Category Archives: Entertainment

Columbia, SC

18 March 2009

What’s There To Do in Columbia, SC?

Here are some suggestions from the official city web site  ( ) :

See a concert at the Colonial Center. an ice show at the Carolina Coliseum. a Broadway show at the Koger Center. a national dance touring company at The Township. a regatta at Lake Murray. a replica of a three ton white shark at the State Museum. historic homes from the 16th century. festivals, concerts and an amazing view at Finlay Park. Catch a theatrical production at one of Columbia‘s many theatres. Walk through the tallest trees on the East Coast in the Congaree National Park. Tailgate at Williams-Brice Stadium as the University of South Carolina battles in Southeastern Conference football. Enjoy food from around the world at one of many festivals. Listen to one of music’s hottest performers at the South Carolina State Fair. Play challenging golf course. Visit Riverbanks Zoo and Botanical Garden, consistently rated one of the nation’s "10 Great Zoos." In short, Columbia really does have it all!

Riverbanks Zoo and Botanical Garden

You can easily spend a full day at Riverbanks Zoo. When you purchase your ticket, check to see the times for your favorite animal feedings (penguins, seals, birds, sharks) and then schedule your visit around that.

Until the Charleston Aquarium was constructed, Riverbanks was the largest Aquarium on the Eastern seaboard between Sea World in Orlando and Sea World in Williamsburg.

Depending on your preference, the botanical garden (across the river on a footbridge from the zoo) is lovely and includes a trail that goes through remnants of a pre-Civil war encampment. It was from this location that Sherman bombarded the City.

State Museum

The State Museum is housed in a former textile mill building that at one time housed the first electrically powered mill in the USA. The building is constructed by master craftsmen using construction techniques that are no longer available in the USA. Taking up four floors, the first floor is Art, second floor is Natural History as well as various traveling exhibits, 3rd floor is Science and Technology, and 4th floor is Cultural History. The Cotton Mill gift shop has gifts and souvenirs made by local artisans and with themes unique to the state.

University of South Carolina

This is the flagship university for the state. It is one of the oldest public institutions in the USA. Within easy walking distance of the State Capitol building, the historic portion of the campus is centered around the “Horseshoe,” which includes the buildings which house the McKissick Museum and the South Caroliniana library (below). The Law School is home to a Children’s Law Center. The Koger Center for the Performing Arts, Town Theater, Workshop Theater, Township Auditorium, and Colonial Center are all within a ten minute walk of the University.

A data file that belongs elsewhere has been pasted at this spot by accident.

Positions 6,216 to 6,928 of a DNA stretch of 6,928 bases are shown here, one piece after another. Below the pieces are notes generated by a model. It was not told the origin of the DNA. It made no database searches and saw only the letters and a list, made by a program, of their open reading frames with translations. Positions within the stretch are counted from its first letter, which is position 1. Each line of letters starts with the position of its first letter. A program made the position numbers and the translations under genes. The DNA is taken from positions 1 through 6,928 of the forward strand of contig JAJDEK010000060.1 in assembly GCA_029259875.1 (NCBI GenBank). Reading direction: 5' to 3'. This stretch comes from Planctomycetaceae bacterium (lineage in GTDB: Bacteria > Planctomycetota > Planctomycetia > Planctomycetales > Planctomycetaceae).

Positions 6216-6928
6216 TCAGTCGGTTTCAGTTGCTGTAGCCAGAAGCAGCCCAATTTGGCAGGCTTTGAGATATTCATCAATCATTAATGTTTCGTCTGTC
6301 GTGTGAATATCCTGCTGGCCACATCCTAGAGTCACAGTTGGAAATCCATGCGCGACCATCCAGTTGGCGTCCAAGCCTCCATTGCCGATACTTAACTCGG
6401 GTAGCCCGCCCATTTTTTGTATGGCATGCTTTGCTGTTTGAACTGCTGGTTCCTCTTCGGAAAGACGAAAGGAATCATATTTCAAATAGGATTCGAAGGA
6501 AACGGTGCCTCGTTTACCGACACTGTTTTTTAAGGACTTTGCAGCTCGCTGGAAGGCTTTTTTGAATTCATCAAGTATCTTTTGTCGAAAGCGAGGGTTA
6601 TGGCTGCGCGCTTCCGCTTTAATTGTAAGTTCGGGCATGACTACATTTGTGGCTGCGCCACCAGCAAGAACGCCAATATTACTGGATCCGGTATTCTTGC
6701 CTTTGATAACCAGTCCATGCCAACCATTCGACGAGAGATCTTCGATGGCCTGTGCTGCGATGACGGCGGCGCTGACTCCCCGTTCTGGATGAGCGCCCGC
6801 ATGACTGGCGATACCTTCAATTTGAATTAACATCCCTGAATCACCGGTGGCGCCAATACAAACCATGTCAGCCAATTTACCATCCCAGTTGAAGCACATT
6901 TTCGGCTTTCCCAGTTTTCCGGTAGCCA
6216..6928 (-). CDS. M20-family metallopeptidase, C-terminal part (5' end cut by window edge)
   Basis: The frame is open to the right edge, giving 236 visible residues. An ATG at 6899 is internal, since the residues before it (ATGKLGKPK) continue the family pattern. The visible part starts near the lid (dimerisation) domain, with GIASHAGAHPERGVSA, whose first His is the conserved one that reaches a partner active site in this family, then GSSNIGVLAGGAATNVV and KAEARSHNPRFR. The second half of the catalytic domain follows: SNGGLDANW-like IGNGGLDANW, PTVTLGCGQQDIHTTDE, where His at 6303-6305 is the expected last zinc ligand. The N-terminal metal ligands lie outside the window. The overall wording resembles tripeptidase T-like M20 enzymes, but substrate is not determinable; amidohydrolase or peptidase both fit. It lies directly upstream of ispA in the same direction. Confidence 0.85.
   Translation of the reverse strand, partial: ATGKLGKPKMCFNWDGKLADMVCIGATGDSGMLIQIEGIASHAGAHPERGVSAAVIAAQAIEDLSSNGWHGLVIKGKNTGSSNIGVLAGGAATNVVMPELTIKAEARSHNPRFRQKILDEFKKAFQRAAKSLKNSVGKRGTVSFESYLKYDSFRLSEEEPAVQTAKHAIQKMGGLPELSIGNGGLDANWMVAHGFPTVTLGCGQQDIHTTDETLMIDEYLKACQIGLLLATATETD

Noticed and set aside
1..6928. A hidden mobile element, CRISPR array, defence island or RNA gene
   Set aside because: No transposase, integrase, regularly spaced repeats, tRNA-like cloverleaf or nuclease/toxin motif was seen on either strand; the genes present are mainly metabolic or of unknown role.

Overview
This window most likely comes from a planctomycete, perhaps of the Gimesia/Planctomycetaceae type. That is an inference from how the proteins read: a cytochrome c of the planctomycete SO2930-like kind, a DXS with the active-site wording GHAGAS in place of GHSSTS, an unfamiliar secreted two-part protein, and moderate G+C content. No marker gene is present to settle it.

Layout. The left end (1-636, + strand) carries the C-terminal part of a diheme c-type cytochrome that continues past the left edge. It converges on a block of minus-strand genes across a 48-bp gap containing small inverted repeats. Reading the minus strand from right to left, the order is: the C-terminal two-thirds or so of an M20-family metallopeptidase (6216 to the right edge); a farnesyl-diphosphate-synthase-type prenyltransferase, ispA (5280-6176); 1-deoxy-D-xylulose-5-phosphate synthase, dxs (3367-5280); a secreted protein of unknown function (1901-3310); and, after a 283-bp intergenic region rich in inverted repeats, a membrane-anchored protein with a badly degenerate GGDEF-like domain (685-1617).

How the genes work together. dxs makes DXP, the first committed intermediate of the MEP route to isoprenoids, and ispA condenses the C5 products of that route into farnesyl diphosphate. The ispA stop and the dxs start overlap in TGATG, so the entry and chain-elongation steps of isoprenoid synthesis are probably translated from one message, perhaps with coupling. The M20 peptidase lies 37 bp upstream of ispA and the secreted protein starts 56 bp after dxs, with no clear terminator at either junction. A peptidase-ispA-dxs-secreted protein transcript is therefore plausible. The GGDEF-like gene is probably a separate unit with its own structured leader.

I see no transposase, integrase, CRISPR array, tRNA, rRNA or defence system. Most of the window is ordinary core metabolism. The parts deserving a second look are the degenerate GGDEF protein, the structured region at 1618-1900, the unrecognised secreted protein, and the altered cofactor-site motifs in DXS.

Some web sites for various departments at the university: 

Finlay Park:

This is an award winning park located at 930 Laurel Street, which is near Assembly Street about nine blocks north and two blocks west from the state capitol building. Unfortunately, either due to budget constraints or simply because of winter, the beautiful fountains are not currently operational.

Congaree National Monument

One of the few old growth forests remaining on the East Coast (spared because the swampy wetlands are too low for logging), has a boardwalk of about half mile from a parking area to the river as well as some miles of hiking trails.

Saluda Shoals Park

A lovely park with hiking trails on the shore of the Saluda River, interpretive center, as well as a children’s zero-depth water playground in the summer.  A bit north and west of the city. 

Lake Murray

At one time the Lake Murray Dam was the largest earthen dam in the world.  Lake Murray is about fifty miles long with both open water and coves, and it is a popular destination for fishermen.  The following web site has links for fishing guides:

Tour of State Capitol Building

four city block area that makes up the State Capitol Complex is a very
nice garden in and of itself. There are state-run souvenir shops in the
basement of the Blatt Building and on the first floor of the Rembert
Dennis Building.

How to Find Local Event Schedules and Tickets

Koger Center for the Arts

Trustus Theater

Workship Theater

Colonial Life Arena;colonial%20center


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What’s It All About: The Universe Explained in Three Minutes

November 24, 2008

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You And Me

I’m going to plagiarize an entry from my friend Lifang-June.  She posted a link and lyrics to the song "You and Me,"  sung during the opening ceremony of the Olympics.  Here it is: